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Capabilities of modern bi-directional inverters

Using battery energy storage systems in local PV installations and testing the performance of the connected solar inverters. A discussion, courtesy of Spitzenberger & Spies GmbH & Co. KG.

The longstanding problem when using photovoltaic energy harvesting is the night, when no energy production is available. Yet, several ways are currently being discussed to supply energy even during night-time with renewable energy.

One application for avoiding the nightly energy gap is an energy storage system. Centralised storage systems are already on the market, and are mainly driven by the power generating and distributing industry. For the storage medium, heat, gas, air, water is used and for smaller installations like family houses, new battery based storage systems are entering the market. The functional idea behind battery energy storage systems is shown in
Fig.1 (overleaf).

In this idea the solar inverter acts as a bi-directional gateway between the local installation and the public grid. In the above diagram, the optimum battery energy storage system is connected on the DC side of the solar inverter to the PV installation. The battery storage system can be charged either by using the DC generated from the PV installation or by using the AC/DC path of the inverter connected to the public grid.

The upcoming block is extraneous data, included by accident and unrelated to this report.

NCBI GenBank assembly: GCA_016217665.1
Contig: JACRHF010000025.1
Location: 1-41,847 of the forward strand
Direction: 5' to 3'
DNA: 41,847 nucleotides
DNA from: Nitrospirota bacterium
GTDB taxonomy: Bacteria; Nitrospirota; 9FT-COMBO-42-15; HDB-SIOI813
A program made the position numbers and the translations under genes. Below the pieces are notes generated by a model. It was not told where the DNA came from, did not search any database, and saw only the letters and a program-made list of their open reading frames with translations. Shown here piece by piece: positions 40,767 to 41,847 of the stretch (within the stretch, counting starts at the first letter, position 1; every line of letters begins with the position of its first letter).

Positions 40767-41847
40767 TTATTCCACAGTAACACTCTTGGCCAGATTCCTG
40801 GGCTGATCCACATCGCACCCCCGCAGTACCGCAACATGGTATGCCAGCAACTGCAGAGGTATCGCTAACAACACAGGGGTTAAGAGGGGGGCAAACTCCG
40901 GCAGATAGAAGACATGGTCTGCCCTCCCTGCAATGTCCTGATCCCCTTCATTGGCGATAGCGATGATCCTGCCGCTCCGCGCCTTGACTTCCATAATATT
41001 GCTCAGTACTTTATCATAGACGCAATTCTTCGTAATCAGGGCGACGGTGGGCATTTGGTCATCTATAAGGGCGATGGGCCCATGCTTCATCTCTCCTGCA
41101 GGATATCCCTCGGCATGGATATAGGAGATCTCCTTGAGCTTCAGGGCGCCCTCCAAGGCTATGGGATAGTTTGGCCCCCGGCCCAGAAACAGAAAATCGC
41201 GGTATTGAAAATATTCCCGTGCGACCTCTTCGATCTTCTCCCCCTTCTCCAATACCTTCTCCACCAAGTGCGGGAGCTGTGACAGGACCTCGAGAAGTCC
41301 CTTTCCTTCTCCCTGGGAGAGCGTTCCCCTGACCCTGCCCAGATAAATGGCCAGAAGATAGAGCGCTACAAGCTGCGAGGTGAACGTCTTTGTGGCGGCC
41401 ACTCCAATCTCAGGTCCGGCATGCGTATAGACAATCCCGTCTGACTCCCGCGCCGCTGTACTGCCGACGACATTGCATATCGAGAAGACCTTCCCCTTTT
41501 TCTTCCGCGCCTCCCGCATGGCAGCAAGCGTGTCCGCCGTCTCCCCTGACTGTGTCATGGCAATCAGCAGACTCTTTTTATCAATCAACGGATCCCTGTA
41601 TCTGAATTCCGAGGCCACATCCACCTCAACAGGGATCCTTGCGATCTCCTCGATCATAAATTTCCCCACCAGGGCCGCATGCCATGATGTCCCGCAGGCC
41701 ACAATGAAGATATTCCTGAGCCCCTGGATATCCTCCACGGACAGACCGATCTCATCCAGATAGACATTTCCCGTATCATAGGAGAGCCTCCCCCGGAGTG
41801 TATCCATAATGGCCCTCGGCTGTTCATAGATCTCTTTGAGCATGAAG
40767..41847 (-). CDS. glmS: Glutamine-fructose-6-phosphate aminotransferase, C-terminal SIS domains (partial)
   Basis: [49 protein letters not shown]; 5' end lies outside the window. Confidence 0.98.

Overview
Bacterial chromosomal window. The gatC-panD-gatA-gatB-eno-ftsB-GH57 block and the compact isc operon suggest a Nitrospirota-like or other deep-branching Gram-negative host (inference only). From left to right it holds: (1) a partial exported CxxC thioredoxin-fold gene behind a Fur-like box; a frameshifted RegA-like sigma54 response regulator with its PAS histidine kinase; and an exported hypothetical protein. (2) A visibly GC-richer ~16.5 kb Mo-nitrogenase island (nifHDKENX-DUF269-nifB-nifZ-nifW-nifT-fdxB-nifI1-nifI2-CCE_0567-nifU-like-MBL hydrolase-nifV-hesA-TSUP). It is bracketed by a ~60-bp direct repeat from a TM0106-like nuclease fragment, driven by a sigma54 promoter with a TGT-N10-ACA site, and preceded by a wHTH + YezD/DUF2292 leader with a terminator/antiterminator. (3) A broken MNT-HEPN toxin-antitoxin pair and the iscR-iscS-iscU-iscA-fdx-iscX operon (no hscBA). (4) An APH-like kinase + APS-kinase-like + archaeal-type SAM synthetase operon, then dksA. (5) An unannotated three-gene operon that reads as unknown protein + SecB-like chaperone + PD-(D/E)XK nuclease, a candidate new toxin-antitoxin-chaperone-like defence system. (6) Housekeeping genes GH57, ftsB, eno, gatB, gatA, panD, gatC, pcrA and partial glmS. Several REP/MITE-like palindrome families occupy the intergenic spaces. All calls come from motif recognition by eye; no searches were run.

Secondly, the battery storage system can also supply the public grid with internally stored energy. In installations with a unidirectional inverter – most of the existing installations – the battery storage system could be connected (as an option) on the AC side of the solar inverter. This installation is made easier, but then needs a second, bi-directional inverter for the charge/discharge capability of the battery energy storage system.

In both cases the optimum performance of the solar inverter is the main point talking about efficiency of the overall system.


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